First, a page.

The New Testament texts are even more categorical in the negative sense. Thus Saint Paul says (I Tim. 6:16): "God alone possesses immortality (αθανασίαν). He lives in unapproachable (απρόσιτον) light; no man has seen Him or can see Him" (όν είδεν ουδείς ανθρώπων ουδέ ιδείν δύναται). Here the idea of immortality seems to have been attached to that of God's unknowable nature: He is inaccessible to a mortal being. Saint John says (I John 4:12): "no one has ever seen God." (Θεόν ουδείς πώποτε τεθέαται.) "No one has seen the Father, except Him Who is with God" (Παρά τού Θεού); "He has seen the Father". The same idea is expressed in the Synoptic Gospels (St. Matthew 11:27 and St. Luke 10:22): "No one knows (Επιγινώσκει) the Son and Him to whom the Son chooses to reveal (Αποκαλύψαι) Him." While they limit the vision and knowledge of God to the intimate relationship of the Father and the Son Who alone know one another, these texts (from Saint John and the synoptics) also affirm that such knowledge can be conferred on or communicated to created beings by the Will of the Son.
Here we are brought face to face with a series of many texts which affirm the possibility of seeing God. There is not sufficient space to enumerate here all the "theophanies" or appearances of God in the Old Testament. There is the often mentioned appearance of an Angel, a kind of proxy by means of which God assumes the form of a man (Gen. 16:7-14, etc.) Isaiah calls him the "Angel of presence" (63:9).
If in the Old Testament the person of God is often represented by an Angel (Isaiah's 'Angel of presence', who reveals the presence of God), we find just the opposite in the New Testament: it is the Angels of human persons who "always behold the face of their heavenly Father" (St. Matthew 18:10). As the Epistle to the Hebrews puts it (Chaps. I and 2), it is not by Angels but by His son that God speaks now to men. If in the Old Testament men with clean hands and pure hearts are called "the generation of those who seek the face of the God of Jacob" (Ps. 24:4-6), the Gospel asserts that the "pure in heart" will see God (St. Matthew 5:8). In speaking of the elect the Apocalypse (Revelation) says: "and they will see His face and His name will be on their foreheads" (22:4).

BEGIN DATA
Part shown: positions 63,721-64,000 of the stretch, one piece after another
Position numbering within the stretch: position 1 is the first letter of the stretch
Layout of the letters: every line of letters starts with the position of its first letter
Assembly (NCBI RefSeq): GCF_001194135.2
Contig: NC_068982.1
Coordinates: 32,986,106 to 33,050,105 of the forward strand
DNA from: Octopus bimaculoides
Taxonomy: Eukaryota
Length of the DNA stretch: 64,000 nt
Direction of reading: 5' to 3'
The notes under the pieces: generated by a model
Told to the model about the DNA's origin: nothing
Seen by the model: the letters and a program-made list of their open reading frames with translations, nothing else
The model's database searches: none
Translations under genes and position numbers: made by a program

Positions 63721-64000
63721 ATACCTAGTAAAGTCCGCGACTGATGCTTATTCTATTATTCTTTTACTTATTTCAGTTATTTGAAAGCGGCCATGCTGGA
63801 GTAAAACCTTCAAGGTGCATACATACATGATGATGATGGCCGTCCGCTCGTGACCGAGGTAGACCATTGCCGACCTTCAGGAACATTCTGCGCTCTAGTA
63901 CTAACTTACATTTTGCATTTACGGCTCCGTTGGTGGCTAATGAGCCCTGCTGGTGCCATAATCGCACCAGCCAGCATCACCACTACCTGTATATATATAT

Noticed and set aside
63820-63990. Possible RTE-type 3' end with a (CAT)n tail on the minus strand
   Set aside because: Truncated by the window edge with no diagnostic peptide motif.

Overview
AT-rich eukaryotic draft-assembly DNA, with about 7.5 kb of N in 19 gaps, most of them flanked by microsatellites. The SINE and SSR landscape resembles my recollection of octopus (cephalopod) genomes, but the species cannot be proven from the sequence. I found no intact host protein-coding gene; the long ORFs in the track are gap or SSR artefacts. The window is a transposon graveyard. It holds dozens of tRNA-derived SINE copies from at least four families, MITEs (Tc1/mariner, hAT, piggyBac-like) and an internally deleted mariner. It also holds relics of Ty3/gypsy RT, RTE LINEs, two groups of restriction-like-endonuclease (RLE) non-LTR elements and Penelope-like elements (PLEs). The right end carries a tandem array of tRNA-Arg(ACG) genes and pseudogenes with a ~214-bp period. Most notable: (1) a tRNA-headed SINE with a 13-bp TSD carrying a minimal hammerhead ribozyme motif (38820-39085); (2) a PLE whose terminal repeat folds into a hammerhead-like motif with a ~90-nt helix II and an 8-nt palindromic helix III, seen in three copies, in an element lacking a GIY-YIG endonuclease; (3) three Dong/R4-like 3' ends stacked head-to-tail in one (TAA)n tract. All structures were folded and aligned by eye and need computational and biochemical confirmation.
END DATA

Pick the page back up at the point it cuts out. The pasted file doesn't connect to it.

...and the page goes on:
According to Saint Theophilos of Antioch, the vision of God is connected with incorruptibility. But here it becomes the source of eternal life and even the source of all existence, since vision means participation. By vision we participate in God, just as we participate in light by seeing it. Now the invisible God is revealed in Christ transfigured by the Light of the Father, the Light in which man receives the incorruptible state of eternal life.
With sincere agape in His Holy Diakonia,
The sinner and unworthy servant of God